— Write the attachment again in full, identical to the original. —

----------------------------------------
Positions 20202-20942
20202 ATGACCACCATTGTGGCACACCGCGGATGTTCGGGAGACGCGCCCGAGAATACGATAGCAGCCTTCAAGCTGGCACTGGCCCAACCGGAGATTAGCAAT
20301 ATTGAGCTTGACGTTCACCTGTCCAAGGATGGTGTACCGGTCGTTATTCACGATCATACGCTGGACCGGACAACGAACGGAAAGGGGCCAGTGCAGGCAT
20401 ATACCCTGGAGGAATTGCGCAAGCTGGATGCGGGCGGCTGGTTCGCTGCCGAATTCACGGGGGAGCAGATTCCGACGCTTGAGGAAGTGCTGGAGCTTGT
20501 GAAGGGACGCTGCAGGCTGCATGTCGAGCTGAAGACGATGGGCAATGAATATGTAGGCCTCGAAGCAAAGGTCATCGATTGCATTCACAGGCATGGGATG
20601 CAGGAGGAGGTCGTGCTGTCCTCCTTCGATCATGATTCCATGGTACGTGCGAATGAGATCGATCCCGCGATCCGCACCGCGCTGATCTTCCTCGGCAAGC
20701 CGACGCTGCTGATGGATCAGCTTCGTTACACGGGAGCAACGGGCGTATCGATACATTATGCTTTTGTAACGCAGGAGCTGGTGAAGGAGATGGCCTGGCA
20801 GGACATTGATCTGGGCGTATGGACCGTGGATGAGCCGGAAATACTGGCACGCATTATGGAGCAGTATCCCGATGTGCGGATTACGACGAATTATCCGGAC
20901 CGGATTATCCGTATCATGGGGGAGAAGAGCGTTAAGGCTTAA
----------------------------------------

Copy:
Positions 20202-20942
20202 ATGACCACCATTGTGGCACACCGCGGATGTTCGGGAGACGCGCCCGAGAATACGATAGCAGCCTTCAAGCTGGCACTGGCCCAACCGGAGATTAGCAAT
20301 ATTGAGCTTGACGTTCACCTGTCCAAGGATGGTGTACCGGTCGTTATTCACGATCATACGCTGGACCGGACAACGAACGGAAAGGGGCCAGTGCAGGCAT
20401 ATACCCTGGAGGAATTGCGCAAGCTGGATGCGGGCGGCTGGTTCGCTGCCGAATTCACGGGGGAGCAGATTCCGACGCTTGAGGAAGTGCTGGAGCTTGT
20501 GAAGGGACGCTGCAGGCTGCATGTCGAGCTGAAGACGATGGGCAATGAATATGTAGGCCTCGAAGCAAAGGTCATCGATTGCATTCACAGGCATGGGATG
20601 CAGGAGGAGGTCGTGCTGTCCTCCTTCGATCATGATTCCATGGTACGTGCGAATGAGATCGATCCCGCGATCCGCACCGCGCTGATCTTCCTCGGCAAGC
20701 CGACGCTGCTGATGGATCAGCTTCGTTACACGGGAGCAACGGGCGTATCGATACATTATGCTTTTGTAACGCAGGAGCTGGTGAAGGAGATGGCCTGGCA
20801 GGACATTGATCTGGGCGTATGGACCGTGGATGAGCCGGAAATACTGGCACGCATTATGGAGCAGTATCCCGATGTGCGGATTACGACGAATTATCCGGAC
20901 CGGATTATCCGTATCATGGGGGAGAAGAGCGTTAAGGCTTAA